scrounge: /skrounj/ informal verb: to actively seek [books] from any available source
This classic has been on my bookshelves for as long as I can remember, and is not only a wonderful children's story but a celebration of one aspect of the wild beauty of my home state of Maine. While Blueberries for Sal never comes out and gives a location (aside from "Blueberry Hill"), it's not difficult to imagine that this story is based in Maine (like several of McCloskey's others), given that Maine is pretty much the world capital for wild blueberries (one of the few fruit crops that's native to North America).
When I came back to this book as an adult, I could remember the gist of the narrative -- how Sal and a baby bear get mixed up, with each following the other's mother (as both mothers are quite focused on their task of finding blueberries for the winter). But what I find most endearing about this book is the way McCloskey's illustrations so perfectly capture the mannerisms of a toddler. Sal is capable of great focus on picking, but also an inability to keep more than three blueberries in her pail without eating them. Whether it's the facial expressions or the overall strap that's perpetually falling off her shoulder, Sal is the epitome of a cute and curious toddler who is satisfied by simple things.
I used this book with my son in pre-k for "B week." After reading it, we ate blueberries and "brown bears" (chocolate teddy grahams) for snack.
Scrounged From: A gift for our child
Author/Illustrator: Robert McCloskey
Content Advisory: None
The Lion and the Bird is a beautiful, contemplative story by Montreal author/illustrator Marianne Dubuc, and it was originally published in French. It tells the story of a lion who finds an injured bird in the autumn, and cares for it over the winter. But when spring comes again, the lion understands that the bird has to fly away with the other birds.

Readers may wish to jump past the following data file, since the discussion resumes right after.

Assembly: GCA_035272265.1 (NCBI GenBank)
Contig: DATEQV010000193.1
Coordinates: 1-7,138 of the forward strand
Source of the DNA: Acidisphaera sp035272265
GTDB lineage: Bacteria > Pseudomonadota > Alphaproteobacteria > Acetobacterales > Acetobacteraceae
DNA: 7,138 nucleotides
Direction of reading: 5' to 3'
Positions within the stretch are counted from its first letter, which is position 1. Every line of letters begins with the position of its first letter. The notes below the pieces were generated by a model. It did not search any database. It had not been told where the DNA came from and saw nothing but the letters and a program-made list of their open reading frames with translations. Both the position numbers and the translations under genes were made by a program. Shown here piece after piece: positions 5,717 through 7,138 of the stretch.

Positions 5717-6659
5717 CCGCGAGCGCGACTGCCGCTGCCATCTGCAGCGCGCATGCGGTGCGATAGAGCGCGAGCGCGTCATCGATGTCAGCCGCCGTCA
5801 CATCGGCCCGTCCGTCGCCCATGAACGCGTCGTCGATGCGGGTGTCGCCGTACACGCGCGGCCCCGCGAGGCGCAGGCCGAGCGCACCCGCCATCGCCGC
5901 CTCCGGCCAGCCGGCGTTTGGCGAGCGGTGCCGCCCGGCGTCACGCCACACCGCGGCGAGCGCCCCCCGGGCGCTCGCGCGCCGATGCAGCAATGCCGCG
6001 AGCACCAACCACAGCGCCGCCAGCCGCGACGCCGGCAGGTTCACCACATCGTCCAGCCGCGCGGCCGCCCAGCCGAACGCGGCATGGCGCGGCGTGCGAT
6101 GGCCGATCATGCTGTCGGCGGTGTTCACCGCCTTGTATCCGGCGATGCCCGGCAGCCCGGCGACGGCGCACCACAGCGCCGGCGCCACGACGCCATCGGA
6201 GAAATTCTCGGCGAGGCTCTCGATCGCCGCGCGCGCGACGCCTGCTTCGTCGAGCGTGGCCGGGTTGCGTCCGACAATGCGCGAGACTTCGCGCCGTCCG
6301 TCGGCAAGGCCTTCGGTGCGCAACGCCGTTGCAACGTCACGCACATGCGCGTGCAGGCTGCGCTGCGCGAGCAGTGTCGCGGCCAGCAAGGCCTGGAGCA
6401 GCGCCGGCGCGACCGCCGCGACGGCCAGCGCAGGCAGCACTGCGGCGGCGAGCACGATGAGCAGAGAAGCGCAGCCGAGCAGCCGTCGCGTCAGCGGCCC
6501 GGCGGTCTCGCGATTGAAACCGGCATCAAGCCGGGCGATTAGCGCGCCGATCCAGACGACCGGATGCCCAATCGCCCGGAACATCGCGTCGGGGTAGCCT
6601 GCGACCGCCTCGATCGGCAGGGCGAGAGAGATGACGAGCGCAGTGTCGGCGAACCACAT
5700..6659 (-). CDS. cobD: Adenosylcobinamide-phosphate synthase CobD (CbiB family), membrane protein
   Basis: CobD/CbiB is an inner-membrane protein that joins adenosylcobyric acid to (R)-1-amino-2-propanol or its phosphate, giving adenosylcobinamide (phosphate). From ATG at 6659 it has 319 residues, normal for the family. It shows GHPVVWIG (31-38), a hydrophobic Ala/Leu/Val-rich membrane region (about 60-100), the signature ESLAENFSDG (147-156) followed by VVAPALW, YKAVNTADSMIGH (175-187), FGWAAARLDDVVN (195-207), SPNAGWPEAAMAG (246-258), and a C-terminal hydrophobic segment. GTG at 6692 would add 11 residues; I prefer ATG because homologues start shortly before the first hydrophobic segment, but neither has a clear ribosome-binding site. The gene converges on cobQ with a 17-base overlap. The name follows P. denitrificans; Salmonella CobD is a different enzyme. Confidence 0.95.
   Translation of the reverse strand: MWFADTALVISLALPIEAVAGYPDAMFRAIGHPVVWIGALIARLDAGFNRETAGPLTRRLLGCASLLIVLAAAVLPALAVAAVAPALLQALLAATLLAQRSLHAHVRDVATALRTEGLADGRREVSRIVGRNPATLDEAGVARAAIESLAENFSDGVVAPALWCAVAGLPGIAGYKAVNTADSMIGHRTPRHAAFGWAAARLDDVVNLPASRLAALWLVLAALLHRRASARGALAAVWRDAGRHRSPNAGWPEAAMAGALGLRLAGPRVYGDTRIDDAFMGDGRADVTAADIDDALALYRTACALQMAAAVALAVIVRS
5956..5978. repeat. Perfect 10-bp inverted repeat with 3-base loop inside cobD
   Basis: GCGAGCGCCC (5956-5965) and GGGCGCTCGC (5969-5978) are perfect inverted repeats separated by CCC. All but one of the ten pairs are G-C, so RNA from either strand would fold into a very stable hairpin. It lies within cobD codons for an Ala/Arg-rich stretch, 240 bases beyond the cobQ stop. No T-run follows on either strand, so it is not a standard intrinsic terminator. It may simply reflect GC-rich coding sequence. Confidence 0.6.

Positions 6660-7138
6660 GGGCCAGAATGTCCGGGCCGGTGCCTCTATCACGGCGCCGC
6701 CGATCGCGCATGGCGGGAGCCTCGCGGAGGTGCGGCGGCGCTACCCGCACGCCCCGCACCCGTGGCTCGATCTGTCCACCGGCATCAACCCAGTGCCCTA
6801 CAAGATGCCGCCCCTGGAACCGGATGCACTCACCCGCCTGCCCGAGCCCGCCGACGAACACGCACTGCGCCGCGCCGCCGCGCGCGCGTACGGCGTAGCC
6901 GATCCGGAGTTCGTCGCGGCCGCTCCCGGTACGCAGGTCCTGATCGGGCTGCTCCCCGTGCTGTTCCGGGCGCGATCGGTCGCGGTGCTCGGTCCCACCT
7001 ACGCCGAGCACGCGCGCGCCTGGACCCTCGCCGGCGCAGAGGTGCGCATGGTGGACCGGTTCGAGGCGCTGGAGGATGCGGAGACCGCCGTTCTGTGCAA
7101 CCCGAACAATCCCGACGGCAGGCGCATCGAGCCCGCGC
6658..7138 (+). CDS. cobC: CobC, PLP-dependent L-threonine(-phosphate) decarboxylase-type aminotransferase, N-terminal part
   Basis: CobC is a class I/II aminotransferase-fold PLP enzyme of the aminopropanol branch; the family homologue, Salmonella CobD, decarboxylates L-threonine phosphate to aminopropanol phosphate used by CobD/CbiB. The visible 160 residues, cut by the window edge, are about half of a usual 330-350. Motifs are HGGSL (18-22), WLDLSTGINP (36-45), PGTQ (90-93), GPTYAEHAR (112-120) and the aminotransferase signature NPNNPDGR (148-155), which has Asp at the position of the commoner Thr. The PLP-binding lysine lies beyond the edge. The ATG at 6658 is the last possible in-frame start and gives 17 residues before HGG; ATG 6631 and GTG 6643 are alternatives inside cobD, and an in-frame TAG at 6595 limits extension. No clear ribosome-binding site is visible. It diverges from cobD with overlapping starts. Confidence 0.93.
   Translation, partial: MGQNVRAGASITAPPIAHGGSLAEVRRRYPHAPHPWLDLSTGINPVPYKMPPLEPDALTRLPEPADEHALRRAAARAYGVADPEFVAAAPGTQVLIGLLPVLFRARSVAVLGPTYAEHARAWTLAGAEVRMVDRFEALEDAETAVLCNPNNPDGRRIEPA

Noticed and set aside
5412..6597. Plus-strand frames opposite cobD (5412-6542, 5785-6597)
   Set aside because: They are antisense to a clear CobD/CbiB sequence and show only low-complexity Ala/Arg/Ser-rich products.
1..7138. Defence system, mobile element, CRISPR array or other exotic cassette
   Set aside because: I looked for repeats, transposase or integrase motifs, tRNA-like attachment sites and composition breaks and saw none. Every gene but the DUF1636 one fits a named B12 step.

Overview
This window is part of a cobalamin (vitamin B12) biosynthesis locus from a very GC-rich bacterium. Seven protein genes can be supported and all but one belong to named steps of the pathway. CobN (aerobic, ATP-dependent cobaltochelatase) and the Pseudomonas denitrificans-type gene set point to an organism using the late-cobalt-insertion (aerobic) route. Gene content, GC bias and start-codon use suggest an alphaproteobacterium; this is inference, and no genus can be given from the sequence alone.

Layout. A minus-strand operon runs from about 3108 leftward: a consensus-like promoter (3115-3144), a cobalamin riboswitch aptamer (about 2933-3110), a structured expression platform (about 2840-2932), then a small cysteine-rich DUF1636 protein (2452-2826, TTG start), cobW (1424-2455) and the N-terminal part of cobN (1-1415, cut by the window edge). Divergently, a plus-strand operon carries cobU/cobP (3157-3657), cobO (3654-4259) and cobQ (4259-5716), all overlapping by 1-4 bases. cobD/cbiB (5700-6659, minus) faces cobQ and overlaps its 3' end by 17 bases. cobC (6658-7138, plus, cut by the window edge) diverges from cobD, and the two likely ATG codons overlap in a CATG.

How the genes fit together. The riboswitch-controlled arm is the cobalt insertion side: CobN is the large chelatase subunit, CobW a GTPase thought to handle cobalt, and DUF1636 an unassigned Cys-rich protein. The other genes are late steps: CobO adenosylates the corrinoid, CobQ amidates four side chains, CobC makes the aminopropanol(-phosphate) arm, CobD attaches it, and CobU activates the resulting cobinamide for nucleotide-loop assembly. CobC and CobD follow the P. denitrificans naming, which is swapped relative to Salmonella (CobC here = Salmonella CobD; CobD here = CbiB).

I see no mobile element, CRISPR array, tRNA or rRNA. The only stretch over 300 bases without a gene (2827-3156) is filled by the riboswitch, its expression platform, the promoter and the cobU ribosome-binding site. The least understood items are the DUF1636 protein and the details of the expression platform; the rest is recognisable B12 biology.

One thing I love about the way this tale is told is that it makes space for sadness. Even though the book does leave us with a happy ending, we really feel the loss the lion feels as he walks sadly back to his house after saying goodbye. We watch him wordlessly trying to go about his daily tasks as usual, with the inescapable awareness that someone special is missing. "Sometimes life is like that," we are told.
Not only is there space for sad emotions, but Dubuc gives space for the tale to be told in the first place. At 64 pages, the book manages to feel complete and well-rounded without being "long." It is not overly wordy either -- the sentences are fairly short and simple, going back and forth between the narrator and words spoken by the lion.
The story itself could be summarized quite easily in a sentence or two, but the author makes use of white space, multiple frames, and also a few wordless pages to convey a linear narrative where even the small moments are important. This also gives space for the adult reader to point things out to a child, or ask questions ("How do you think the lion feels right now?") without disrupting the flow of the story.
This story is brief, yet thorough -- succinct, yet spacious, encompassing a look at each of the four seasons, the sadness of letting go, and the beauty of friendship.
Scrounged From: Our local library
Author/Illustrator: Marianne Dubuc
Content Advisory: None
Since we live in a Northern state with long winters and plenty of woods around, Over and Under the Snow is a very relevent book for our climate, but is still an appealing nature book for any child.